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Alcohol: How does drinking affect your health?

Learn more during Alcohol Awareness Month in April

How drinking alcohol affects your body, strategies for reducing or quitting, resources for getting help

Drinking too much alcohol increases people’s risk of injuries, violence, drowning, liver disease, some types of cancer, and more. This month, during Alcohol Awareness Month, Boulder Medical Center encourages you to educate yourself and your loved ones about the dangers of drinking too much.

Alcoholism is a chronic, progressive disease, genetically predisposed and fatal if untreated. However, people can and do recover. In fact, it is estimated that as many as 20 million individuals and family members are living lives in recovery!

How alcohol affects your body

Drinking too much – on a single occasion or over time – can take a serious toll on your health.  Here’s how alcohol can affect your body:

Brain
Alcohol interferes with the brain’s communication pathways, and can affect the way the brain looks and works. These disruptions can change mood and behavior, and make it harder to think clearly and move with coordination.

Heart
Drinking a lot over a long time or too much on a single occasion can damage the heart, causing problems including:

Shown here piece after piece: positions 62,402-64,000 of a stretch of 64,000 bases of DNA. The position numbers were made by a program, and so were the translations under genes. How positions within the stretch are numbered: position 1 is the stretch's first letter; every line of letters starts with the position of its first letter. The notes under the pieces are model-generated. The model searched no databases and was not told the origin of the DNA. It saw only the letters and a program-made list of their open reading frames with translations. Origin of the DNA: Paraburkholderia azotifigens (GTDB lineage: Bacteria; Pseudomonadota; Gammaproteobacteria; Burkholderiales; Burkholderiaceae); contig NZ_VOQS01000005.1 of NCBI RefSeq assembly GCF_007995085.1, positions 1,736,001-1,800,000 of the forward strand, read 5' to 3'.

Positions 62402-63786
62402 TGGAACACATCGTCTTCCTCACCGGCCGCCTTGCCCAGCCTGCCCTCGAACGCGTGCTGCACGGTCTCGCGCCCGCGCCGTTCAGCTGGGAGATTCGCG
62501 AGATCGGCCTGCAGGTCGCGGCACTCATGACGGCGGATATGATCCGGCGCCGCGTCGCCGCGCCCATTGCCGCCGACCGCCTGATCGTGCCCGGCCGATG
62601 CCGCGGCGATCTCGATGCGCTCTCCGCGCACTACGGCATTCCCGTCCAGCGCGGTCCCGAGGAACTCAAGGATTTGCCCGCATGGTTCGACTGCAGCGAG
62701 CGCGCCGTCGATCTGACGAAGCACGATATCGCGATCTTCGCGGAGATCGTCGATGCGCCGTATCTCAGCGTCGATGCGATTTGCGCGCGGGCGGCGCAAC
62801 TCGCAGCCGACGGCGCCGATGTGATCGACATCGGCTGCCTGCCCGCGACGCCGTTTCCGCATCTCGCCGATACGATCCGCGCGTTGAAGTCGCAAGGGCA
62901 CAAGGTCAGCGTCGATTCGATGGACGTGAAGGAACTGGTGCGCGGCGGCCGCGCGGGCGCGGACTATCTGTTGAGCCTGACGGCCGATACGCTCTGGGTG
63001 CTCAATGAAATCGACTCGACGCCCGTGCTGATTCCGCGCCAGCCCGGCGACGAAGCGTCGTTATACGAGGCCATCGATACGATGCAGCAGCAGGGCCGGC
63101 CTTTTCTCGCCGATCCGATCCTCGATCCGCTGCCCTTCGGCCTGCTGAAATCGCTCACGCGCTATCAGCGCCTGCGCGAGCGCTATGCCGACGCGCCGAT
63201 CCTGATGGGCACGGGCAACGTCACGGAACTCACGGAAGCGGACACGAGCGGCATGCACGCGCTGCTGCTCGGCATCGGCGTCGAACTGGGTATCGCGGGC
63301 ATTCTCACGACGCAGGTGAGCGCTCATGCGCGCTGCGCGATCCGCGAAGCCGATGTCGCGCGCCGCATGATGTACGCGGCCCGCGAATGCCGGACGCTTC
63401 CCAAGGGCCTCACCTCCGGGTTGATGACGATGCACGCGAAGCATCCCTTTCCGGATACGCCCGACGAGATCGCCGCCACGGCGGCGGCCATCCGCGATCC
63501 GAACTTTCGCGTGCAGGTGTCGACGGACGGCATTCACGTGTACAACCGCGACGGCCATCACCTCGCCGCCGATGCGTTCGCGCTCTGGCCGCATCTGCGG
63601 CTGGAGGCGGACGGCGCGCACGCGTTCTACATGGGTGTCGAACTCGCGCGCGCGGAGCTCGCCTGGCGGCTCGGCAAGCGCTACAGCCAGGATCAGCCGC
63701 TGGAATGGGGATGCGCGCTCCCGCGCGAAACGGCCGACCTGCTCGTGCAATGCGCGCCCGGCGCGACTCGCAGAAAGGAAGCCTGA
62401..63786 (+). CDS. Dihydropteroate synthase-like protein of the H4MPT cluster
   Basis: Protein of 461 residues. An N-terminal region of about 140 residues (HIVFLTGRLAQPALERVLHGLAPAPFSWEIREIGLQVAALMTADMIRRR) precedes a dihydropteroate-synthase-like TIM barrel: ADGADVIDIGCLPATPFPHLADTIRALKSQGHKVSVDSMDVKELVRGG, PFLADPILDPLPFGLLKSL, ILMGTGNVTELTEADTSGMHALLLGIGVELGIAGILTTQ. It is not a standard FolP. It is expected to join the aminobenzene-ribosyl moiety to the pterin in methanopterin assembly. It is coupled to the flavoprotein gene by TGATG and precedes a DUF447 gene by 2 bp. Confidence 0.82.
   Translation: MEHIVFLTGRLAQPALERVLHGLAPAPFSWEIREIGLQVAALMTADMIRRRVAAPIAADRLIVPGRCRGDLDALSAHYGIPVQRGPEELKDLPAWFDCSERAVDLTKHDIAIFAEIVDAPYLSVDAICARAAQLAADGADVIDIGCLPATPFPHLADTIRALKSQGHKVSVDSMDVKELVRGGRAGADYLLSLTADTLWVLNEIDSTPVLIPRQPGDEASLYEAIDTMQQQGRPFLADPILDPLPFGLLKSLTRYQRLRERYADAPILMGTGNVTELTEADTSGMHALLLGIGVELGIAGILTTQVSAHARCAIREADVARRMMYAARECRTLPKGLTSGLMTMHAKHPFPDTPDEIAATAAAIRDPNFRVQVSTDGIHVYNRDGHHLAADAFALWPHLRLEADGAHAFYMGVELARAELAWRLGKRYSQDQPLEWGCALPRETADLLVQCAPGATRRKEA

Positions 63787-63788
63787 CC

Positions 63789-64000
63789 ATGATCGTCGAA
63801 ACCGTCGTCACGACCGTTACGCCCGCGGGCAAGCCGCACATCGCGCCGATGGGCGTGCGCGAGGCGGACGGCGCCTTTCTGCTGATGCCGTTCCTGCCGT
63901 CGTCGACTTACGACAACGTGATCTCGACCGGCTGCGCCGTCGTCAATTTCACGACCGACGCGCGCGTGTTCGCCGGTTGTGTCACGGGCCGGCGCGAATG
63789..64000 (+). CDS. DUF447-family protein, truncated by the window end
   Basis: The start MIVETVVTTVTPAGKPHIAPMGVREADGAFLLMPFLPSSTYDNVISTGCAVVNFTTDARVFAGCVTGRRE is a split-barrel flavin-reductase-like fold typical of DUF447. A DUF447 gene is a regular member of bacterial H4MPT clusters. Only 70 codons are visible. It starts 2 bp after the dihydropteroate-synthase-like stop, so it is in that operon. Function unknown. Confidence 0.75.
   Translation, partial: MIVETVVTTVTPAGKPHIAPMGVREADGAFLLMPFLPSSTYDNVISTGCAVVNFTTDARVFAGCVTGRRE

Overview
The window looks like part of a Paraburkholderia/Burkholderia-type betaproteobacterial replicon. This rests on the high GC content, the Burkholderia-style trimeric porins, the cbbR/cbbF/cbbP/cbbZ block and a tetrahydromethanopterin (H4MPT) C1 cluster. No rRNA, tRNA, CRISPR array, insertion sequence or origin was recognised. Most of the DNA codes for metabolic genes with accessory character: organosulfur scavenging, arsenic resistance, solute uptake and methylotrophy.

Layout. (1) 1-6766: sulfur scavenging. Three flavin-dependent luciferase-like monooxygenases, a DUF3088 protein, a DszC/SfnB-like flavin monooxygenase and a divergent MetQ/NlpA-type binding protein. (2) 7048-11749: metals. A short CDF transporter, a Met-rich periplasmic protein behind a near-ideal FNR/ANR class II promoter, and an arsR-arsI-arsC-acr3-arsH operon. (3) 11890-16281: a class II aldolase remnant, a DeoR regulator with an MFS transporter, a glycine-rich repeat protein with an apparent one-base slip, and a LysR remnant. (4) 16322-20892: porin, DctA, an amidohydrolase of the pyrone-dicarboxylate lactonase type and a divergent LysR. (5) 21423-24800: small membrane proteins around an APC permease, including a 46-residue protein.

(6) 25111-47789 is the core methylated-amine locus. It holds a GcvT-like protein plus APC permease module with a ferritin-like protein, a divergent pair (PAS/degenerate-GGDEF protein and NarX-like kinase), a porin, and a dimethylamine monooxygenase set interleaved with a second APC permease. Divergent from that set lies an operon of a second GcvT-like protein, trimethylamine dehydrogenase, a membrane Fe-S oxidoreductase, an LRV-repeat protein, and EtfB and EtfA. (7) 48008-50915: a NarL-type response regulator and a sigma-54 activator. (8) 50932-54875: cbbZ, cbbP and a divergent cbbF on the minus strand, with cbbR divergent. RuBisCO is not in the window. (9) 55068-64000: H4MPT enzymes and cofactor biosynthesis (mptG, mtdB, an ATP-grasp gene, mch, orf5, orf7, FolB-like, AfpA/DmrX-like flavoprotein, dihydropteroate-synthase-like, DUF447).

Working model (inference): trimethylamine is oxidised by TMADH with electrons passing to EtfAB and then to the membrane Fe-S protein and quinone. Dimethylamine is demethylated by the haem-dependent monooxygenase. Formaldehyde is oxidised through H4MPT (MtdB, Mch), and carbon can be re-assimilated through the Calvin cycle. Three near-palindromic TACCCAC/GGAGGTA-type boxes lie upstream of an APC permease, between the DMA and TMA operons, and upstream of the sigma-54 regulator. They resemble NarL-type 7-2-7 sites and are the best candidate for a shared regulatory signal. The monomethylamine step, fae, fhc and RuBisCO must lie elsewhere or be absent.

• Cardiomyopathy – Stretching and drooping of heart muscle
  • Arrhythmias – Irregular heart beat
  • Stroke
  • High blood pressure

Liver
Heavy drinking takes a toll on the liver, and can lead to a variety of problems and liver inflammations including:

  • Steatosis, or fatty liver
  • Alcoholic hepatitis
  • Fibrosis
  • Cirrhosis

Pancreas
Alcohol causes the pancreas to produce toxic substances that can eventually lead to pancreatitis, a dangerous inflammation and swelling of the blood vessels in the pancreas that prevents proper digestion.

Cancer
Drinking too much alcohol can increase your risk of developing certain cancers, including cancers of the:

  • Mouth
  • Esophagus
  • Throat
  • Liver
  • Breast

Immune System
Drinking too much can weaken your immune system, making your body a much easier target for disease.  Chronic drinkers are more liable to contract diseases like pneumonia and tuberculosis than people who do not drink too much.  Drinking a lot on a single occasion slows your body’s ability to ward off infections – even up to 24 hours after getting drunk.

Strategies to reduce or stop drinking alcohol

If you are drinking too much, you can improve your health by cutting back or quitting. Here are some strategies to help you cut back or stop drinking:

  • Limit your drinking to no more than 1 drink a day for women or 2 drinks a day for men.
  • Keep track of how much you drink.
  • Choose a day each week when you will not drink.
  • Don’t drink when you are upset.
  • Limit the amount of alcohol you keep at home.
  • Avoid places where people drink a lot.
  • Make a list of reasons not to drink.

Resources for help

If you are concerned about your own or someone else’s drinking here is a list of resources where you can get information and help:

 

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